Search Concepts for All Electronic Databases
The following concepts are common to most computer databases of bibliographic information, including the library catalog.
- The full citation containing information about a title is called a "record".
- Each element of information in the record (author, title, subject) is called a "field".
- A controlled vocabulary often exists for precise subject access - look for an index or thesaurus.
- COMMAND KEYS (function keys, keypad [KP] keys, or buttons) appear on each screen.
- One of the commands is a "HELP" key or button which should explain each function.
- Words can often be truncated using an "*", "?".
- When starting a search, use the most specific or "narrow" term or concept first.
- Find out the features which are used to narrow or limit the scope of your search.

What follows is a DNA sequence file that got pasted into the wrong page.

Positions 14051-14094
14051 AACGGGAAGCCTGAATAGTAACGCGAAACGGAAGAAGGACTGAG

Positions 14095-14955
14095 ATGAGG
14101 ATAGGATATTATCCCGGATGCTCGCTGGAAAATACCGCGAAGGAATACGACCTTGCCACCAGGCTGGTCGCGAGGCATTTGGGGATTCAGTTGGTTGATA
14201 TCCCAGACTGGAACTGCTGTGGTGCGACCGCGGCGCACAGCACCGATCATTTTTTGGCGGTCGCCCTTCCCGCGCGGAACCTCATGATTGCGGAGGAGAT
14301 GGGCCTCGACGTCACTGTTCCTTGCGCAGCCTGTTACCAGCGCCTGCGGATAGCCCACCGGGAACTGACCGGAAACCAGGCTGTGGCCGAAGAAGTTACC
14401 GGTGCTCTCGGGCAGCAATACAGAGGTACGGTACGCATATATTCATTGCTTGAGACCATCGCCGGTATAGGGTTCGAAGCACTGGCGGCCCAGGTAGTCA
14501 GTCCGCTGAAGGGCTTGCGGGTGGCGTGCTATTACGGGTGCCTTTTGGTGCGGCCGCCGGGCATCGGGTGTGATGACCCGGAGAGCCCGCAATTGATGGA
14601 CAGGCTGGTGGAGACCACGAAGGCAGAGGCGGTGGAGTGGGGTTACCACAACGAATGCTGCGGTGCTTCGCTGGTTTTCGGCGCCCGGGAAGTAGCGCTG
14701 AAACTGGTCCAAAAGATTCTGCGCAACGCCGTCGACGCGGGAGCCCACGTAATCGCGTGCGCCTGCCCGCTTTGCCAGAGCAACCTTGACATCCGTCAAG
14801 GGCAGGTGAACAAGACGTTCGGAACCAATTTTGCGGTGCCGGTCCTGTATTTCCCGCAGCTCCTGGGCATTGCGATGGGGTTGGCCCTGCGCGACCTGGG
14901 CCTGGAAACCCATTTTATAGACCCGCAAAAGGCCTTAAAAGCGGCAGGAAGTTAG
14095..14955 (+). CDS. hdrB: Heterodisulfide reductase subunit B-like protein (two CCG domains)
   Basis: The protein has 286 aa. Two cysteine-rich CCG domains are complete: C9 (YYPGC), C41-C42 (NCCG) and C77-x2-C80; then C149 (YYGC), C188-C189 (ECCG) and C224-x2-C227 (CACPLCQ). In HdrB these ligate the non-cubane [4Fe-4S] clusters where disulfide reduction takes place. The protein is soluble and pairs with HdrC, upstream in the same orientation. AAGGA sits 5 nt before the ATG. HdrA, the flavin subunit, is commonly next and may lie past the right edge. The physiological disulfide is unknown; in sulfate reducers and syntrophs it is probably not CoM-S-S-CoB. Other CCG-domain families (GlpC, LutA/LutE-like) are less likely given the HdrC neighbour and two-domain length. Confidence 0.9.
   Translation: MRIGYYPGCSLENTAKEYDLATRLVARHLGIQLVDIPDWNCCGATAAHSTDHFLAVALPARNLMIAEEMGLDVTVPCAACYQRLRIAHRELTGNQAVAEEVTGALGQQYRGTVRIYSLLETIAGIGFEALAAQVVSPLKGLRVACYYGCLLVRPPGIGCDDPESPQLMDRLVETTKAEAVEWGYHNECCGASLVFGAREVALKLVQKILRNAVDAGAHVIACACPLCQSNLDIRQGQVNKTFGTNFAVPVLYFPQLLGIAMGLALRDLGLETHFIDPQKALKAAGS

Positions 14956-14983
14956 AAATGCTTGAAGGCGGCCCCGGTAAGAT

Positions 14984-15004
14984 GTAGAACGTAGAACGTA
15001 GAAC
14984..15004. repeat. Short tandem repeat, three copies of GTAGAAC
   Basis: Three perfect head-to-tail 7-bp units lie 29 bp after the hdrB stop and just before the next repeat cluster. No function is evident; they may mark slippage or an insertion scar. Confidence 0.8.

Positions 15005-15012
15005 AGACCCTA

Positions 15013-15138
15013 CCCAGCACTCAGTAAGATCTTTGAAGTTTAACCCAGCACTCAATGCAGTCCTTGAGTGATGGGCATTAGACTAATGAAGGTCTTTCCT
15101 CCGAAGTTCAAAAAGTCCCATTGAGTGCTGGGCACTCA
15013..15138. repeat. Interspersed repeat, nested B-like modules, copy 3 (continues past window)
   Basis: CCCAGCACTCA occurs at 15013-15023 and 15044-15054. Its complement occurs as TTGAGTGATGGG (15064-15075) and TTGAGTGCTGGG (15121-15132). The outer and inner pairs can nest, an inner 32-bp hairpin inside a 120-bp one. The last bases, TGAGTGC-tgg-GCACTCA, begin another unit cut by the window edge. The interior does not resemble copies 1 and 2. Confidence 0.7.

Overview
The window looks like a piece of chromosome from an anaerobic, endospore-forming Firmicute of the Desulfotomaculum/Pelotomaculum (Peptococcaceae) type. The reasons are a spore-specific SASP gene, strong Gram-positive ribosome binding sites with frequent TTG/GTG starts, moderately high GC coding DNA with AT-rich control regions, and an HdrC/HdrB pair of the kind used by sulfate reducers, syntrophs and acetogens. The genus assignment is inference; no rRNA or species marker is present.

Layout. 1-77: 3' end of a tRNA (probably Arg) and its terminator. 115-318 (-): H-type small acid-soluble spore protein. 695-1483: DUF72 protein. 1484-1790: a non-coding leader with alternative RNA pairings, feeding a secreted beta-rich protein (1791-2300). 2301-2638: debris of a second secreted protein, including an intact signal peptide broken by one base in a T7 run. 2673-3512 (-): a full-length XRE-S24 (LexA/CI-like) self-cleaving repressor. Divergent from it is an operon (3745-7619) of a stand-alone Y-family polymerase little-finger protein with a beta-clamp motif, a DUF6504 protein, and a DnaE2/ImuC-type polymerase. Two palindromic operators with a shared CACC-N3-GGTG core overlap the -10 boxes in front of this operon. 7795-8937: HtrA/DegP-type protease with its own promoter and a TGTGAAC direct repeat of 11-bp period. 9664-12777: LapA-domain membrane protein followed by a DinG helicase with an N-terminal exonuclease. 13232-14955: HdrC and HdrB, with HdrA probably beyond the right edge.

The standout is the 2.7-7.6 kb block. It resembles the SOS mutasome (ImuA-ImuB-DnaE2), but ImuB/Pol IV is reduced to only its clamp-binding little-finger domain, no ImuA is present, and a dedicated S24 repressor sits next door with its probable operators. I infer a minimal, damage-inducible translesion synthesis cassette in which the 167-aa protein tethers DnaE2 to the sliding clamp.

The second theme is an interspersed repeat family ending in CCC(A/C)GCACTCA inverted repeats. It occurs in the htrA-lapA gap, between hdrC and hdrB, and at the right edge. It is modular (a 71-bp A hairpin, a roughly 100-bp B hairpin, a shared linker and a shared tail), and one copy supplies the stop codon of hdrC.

- Understand Boolean logic.
Boolean Logic for Combining Terms
The phrase to remember is: "OR" gets more while "AND" gets less
The computer is looking for individual records. Whatever you search for must be contained in each record. Therefore, using the example below,
"AND" between terms narrows the search by requiring that BOTH terms appear in each record.
Asking for Holistic medicine (A) AND headaches (B) will get only those titles which have BOTH terms assigned to each record. See shaded area above.
"OR" between synonymous terms in a search broadens the scope.
If the search is for marital psychotherapy(A) OR marriage counseling(B), the results will be all those titles which are about marital psychotherapy PLUS all those titles which are about marriage counseling. See shaded area above.
"NOT" between terms narrows the search by eliminating the records that contain one of the terms.
If you want to search for violence, but not domestic violence, you would phrase the search as violence(A) NOT domestic(B). Some computers may require you to use the phrase "AND NOT" between terms.